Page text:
A decade after the banking crisis, nothing has changed inside the City – and the latest Barclays scandal proves it

Former Barclays chief executive Bob Diamond said in 2011 that banks need to stop apologising – but they are just as corrupt now as when the crisis first hit

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The Independent Online

“There was a period of remorse and apology for banks. I think that period needs to be over.” The words of the Barclays chief executive Bob Diamond in front of the House of Commons’ Treasury Committee in 2011 bear repeating.

Let’s briefly summarise what has occurred to Barclays since that statement of defiance, that instruction for us all to move on.

In 2012 the bank was fined £290m by US and UK regulators for rigging the Libor interest rate for profit between 2005 and 2008 – something that prompted the board of Barclays to fire Diamond (although only under pressure from the Bank of England).

City Round-up: Barclays puts aside £500m for alleged rigging

In 2013, Barclays was fined $453m in the US for manipulating electricity prices in California. In 2014 there was a £26m penalty in the UK for a Barclays trader rigging the gold fix price.

This was followed in 2015 with a fine of £284m, the largest UK financial penalty in history, after Barclays traders were shown to have illicitly manipulated foreign exchange markets between 2008 and 2013. The same year Barclays was fined £72.3m for failings on money laundering controls in 2011 and 2012.

And today we learn that the current Barclays chief executive, Jes Staley, last year attempted to unmask a whistleblower – despite being explicitly informed that this was not permissible (for obvious reasons). Regulators are investigating.

By coincidence, a recording from 2008 unearthed by the BBC also today shows a Barclays manager telling a junior to massage his Libor submission during the financial crisis, claiming these instructions came from the Bank of England – something that the Bank has repeatedly denied.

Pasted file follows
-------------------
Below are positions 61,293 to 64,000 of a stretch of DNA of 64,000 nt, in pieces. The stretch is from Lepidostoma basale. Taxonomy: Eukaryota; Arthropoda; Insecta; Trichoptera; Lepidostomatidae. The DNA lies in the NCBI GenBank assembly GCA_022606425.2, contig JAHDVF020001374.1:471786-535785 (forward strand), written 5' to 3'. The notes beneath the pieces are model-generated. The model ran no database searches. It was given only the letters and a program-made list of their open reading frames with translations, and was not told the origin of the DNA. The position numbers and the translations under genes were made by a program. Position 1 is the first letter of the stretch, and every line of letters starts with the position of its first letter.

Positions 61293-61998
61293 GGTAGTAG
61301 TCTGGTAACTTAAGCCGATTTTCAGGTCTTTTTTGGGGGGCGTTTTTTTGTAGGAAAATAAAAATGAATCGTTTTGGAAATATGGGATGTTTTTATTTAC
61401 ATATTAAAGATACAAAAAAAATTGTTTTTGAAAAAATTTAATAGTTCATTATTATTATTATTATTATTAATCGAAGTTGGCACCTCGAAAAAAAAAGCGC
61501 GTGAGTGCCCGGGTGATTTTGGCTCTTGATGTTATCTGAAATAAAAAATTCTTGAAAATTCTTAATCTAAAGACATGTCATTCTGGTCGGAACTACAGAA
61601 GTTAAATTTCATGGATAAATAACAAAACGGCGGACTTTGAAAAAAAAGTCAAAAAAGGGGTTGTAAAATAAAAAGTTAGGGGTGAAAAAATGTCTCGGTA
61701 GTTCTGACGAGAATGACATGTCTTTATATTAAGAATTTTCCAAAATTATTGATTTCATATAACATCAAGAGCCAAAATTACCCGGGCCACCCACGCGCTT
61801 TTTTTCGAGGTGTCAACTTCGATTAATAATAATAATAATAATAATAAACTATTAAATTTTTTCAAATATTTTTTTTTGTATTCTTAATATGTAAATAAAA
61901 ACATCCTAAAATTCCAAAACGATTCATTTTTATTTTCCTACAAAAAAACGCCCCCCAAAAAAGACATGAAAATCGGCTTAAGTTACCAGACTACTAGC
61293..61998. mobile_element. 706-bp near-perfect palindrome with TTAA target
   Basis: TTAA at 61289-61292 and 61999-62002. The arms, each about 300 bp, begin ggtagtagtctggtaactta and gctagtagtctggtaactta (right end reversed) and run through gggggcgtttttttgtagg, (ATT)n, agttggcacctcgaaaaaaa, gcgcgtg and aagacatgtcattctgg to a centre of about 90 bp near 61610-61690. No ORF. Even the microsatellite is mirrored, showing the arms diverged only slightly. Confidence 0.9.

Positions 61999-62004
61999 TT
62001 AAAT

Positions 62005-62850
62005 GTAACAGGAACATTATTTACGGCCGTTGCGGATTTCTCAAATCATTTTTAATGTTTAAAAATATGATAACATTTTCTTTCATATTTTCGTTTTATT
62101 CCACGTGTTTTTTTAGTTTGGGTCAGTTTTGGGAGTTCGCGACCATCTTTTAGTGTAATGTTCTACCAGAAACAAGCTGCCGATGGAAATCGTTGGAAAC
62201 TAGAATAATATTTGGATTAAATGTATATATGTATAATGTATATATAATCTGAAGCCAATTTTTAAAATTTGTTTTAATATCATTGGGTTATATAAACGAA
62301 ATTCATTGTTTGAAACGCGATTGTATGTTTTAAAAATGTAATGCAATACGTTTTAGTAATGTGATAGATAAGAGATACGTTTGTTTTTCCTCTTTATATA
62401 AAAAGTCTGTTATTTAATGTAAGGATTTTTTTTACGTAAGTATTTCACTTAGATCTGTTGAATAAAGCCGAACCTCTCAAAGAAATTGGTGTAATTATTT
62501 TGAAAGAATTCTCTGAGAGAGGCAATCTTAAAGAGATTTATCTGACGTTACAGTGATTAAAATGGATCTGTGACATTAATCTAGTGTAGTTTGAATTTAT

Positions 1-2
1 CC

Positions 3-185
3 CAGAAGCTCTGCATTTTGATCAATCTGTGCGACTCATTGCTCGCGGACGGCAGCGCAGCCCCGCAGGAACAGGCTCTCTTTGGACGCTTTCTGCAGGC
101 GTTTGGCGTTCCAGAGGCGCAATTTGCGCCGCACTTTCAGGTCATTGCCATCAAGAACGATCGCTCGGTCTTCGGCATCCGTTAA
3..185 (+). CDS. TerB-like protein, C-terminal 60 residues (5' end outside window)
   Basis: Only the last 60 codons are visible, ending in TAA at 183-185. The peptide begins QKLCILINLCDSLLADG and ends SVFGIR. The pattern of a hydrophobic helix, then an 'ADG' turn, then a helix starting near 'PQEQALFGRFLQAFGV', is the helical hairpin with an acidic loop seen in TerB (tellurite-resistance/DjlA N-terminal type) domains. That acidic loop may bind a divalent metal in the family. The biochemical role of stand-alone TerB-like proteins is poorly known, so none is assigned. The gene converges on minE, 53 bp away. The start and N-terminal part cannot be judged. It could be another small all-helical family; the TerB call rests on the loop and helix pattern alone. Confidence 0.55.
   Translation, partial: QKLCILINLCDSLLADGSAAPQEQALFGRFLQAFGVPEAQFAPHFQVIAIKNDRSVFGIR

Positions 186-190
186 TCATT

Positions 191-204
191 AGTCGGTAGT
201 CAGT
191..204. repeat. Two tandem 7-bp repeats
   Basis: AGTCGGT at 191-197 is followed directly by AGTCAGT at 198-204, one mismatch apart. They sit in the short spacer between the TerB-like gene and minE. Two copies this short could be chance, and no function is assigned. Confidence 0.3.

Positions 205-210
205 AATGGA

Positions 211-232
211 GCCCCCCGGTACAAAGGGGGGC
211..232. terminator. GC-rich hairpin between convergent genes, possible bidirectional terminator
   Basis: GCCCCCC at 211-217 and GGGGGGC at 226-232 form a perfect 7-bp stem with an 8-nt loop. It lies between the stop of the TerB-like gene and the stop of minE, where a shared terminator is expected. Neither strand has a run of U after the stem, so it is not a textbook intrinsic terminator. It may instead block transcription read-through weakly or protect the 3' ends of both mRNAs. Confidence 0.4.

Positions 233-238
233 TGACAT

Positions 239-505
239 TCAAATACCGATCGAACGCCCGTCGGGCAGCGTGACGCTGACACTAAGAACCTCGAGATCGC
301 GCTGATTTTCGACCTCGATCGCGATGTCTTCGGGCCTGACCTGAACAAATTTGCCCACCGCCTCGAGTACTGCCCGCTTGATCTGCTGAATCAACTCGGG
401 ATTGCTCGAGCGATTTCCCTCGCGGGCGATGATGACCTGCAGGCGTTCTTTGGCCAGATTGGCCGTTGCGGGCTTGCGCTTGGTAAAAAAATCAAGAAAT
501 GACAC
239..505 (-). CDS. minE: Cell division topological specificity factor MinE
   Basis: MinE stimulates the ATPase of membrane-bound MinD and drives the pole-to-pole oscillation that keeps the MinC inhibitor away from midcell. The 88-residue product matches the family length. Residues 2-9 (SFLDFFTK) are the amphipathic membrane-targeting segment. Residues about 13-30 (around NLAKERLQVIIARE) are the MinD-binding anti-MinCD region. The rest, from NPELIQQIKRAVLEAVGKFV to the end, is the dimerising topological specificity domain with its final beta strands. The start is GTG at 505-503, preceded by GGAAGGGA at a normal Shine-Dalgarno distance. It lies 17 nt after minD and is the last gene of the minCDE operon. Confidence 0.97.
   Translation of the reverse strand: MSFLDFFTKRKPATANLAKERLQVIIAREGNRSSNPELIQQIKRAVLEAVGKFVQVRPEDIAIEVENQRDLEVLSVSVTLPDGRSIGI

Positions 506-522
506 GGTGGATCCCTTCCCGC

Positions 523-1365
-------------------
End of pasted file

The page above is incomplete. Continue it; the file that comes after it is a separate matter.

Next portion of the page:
This is very unlikely to be the end of it. An investigation by the Serious Fraud Office into Barclays’ 2008 emergency fund raising is due to conclude by the end of next month, amid claims the bank illegally lent $3bn to the Qatar sovereign wealth fund which was then used to buy its own shares. Barclays has failed to co-operate with the SFO, refusing to voluntarily disclose documents.

Barclays is also being taken to court by the US Department of Justice for allegedly misselling mortgage bonds prior in America prior to the financial crisis – something for which it could well ultimately face a multi-billion dollar fine. Unusually, Barclays is fighting the DoJ.

In addition, there are ongoing investigations and court cases - all exhaustively catalogued in the bank’s 2016 annual report - into claims of rigging of markets in precious metals, plus more money laundering allegations and a host of other alleged misdemeanours.

An end of apologies? An end of remorse? You must be joking. The Archbishop of York last week claimed that Cadbury’s omitting Easter from the name of its annual egg hunt was like spitting on the grave of its Quaker founder. Perhaps, if his blood pressure will withstand it, John Sentamu should consider how the Quaker founders of Barclays would react to what has become of their own once-reputable institution.

Some things have certainly changed in banking in the past decade. There is more regulatory box-ticking, plenty of additional compliance officers, lots of fine speeches about ethics. But for all the comforting words about a new ethos of responsibility, Staley’s actions raise questions about whether the culture at the top of these institutions has really been transformed in the way we’re led to believe.

Four ex-employees of Barclays were sent to jail last year for rigging Libor. But no bank has lost its licence. None of the senior executives who presided over a rotten culture of fraud have been barred from the financial services industry, let alone prosecuted. Bob “no more remorse” Diamond is now back in the City of London with his investment vehicle recently acquiring a small stockbroker.

“Without penalising the perpetrators and their seniors we will not get better behaviour”, concludes Robert Jenkins, a former Bank of England policymaker.

The internal governance mechanisms of banks still look far from adequate. John McFarlane, the chair of Barclay’s board (which has today said Staley retains its “unanimous confidence” despite his whistle-blower witch hunt), last year complained about the size of the fines levied on Barclays, blaming them for the fact that the bank had been forced to cut its dividend to shareholders.

“The societal cost of excessive penalties is very real,” McFarlane lamented. Perhaps it would have been more honest of him to have echoed Diamond and simply said that the period of fines for proven wrongdoing by Barclays needs to be over.

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